Friday, November 04, 2005

It's the weekend and Brownie thinks he's "a fashion god"

Good evening. We start with Democracy Now!

Italy Warned US On Iraq-Niger Documents
Meanwhile, the Italian government says it warned the Bush administration documents purporting to show an Iraqi attempt to buy uranium from Niger were fakes. Italian Senator Massimo Brutti said the warning was issued around the same time President Bush made the claim in his State of the Union speech of January 2003. Brutti later called the Associated Press to retract the statement. The claim played a key part in the Bush administration’s attempts to justify the war on Iraq. CIA agent Valerie Plame’s identity was leaked after her husband, former U.S. Ambassador Joseph Wilson, questioned the Iraq-Niger connection.

Brown Complained, Discussed Wardrobe as Katrina Hit
And newly-released e-mails continue to call into question the job performance of former FEMA head Michael Brown. On the morning Hurricane Katrina hit the Gulf Coast, Brown wrote to a colleague: “Can I quit now? Can I come home?" A few days later, he wrote to an acquaintance: "I'm trapped now, please rescue me." In other e-mails written during the days leading up to and during the storm, Brown discussed searching for a dog-sitter and mused on his wardrobe. Three days before Katrina made landfall in Louisiana, Brown wrote to his press secretary Sharon Worthy: "Tie or not for tonight? Button-down blue shirt?" Days later, Worthy advised Brown: "Please roll up the sleeves of your shirt, all shirts. Even the president rolled his sleeves to just below the elbow. In this [crisis] and on TV you just need to look more hard-working." On August 29, the day the storm hit New Orleans, Brown received an e-mail from deputy director of FEMA public affairs Cindy Taylor. Taylor wrote: "You look fabulous – And I’m not talking about the makeup!" Brown replied: "I got it at Nordstroms... Are you proud of me?" Brown wrote in another e-mail one hour later: "If you'll look at my lovely FEMA attire, you'll really vomit. I am a fashion god." Two days later, Brown received an e-mail from Marty Bahamonde, one of the only FEMA employees on the ground in New Orleans. Bahamonde told Brown “the situation is past critical” at the Louisiana Superdome. Brown responded: "Thanks for the update. Anything specific I need to do or tweak?" Brown resigned as FEMA director September 12th. He continues to collect a $148,000 dollar annual salary.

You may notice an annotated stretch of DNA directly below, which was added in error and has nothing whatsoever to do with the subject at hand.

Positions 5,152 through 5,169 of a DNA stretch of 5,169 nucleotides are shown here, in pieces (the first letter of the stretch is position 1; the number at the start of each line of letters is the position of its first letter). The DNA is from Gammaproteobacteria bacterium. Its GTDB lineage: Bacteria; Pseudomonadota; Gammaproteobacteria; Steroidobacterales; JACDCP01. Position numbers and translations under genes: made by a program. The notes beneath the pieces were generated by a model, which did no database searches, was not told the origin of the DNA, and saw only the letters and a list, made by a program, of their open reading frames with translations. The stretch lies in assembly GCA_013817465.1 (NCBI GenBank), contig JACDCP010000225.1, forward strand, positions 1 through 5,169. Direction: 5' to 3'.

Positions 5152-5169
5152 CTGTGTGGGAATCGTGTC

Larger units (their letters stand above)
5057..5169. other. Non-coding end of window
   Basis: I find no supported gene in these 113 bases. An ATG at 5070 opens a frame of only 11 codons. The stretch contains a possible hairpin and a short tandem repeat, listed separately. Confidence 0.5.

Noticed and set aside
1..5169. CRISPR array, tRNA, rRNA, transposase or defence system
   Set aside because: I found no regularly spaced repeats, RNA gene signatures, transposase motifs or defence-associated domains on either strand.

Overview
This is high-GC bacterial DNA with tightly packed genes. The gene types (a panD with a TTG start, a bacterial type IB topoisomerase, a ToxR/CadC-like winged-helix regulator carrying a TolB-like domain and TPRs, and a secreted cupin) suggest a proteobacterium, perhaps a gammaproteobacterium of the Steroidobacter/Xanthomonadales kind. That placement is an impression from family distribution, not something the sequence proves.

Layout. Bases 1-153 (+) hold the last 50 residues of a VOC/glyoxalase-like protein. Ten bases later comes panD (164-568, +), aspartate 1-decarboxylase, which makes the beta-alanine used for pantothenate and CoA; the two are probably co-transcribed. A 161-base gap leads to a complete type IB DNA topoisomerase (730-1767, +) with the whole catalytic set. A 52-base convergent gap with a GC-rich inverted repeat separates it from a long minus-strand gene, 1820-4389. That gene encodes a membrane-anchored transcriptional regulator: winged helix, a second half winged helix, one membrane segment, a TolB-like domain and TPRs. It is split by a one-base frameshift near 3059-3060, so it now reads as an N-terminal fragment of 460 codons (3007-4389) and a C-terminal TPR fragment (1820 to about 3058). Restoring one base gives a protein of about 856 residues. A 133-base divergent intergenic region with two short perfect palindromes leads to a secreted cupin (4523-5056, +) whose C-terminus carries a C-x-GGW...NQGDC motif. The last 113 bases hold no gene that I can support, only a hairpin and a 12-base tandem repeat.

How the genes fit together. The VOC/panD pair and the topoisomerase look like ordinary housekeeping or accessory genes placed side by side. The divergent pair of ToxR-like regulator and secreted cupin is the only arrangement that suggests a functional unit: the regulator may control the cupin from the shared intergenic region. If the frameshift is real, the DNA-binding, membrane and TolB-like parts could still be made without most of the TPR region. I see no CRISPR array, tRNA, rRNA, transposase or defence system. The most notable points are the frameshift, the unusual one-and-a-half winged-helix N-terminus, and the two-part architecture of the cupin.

Fashion god, huh? Wonder what the religious fundies make of that? :D

I don't know who listens, watches or reads. I know C.I. prefers to listen and Rebecca prefers to watch. I'm just glad to get it. And I want to pass on something that Rebecca and I did Labor Day and ask you to consider doing the same. We both were with family and made a point to make sure the TV was on during Democracy Now! It's a way to expose people you know to it. Thanksgiving is coming up and if you're able to, try to talk up the show and try to have it on the TV or the radio. If that's not a possibility and there's a computer you can pull up transcripts. (Or you can watch it or listen to it online, I always forget about that. They provide audio and video streams online.)

We really do need to make sure that the people who matter to us know about Democracy Now! Leah e-mailed and was talking about how she heard about the show and all but only got into it because it's all over the community websites and now she listens on the radio and can't think of a time when she didn't.

It's weird because the more you listen, the more valuable you realize the show is. But it's easy to forget that before someone turned you onto it, you might not have known about Democracy Now! or you might have thought, "Oh another news show."

It's not another news show, it's the news show. Democracy Now! is the most important show you can watch and I may not know all the radio shows but I'd bet it's the most important you can listen to also.

I celebrate Christmas cause I'm Catholic. If you do or if you give gifts for another reason during that period, think what an amazing gift Democracy Now! is to someone who's never really gotten to know it. And think about how great the conversations can be when you're not having to stop every few seconds and fill someone in on the facts. If they watch Democracy Now! there's no need to explain, you can just discuss the events that matter.

I had two e-mails I want to respond to so let's go into that.

Rafe e-mails wondering if I wasn't too hard on Hillary Clinton? Could be. But I don't know that I'm going to lose any sleep over someone who's not too concerned that we're in an illegal war and that Iraqis and troops are dying. As for the thing that could hurt her, I didn't know C.I. was going to mention it last night. We talked about it on the phone because my professor had brought it up and I wanted to get C.I.'s take on it. C.I. agreed with my prof.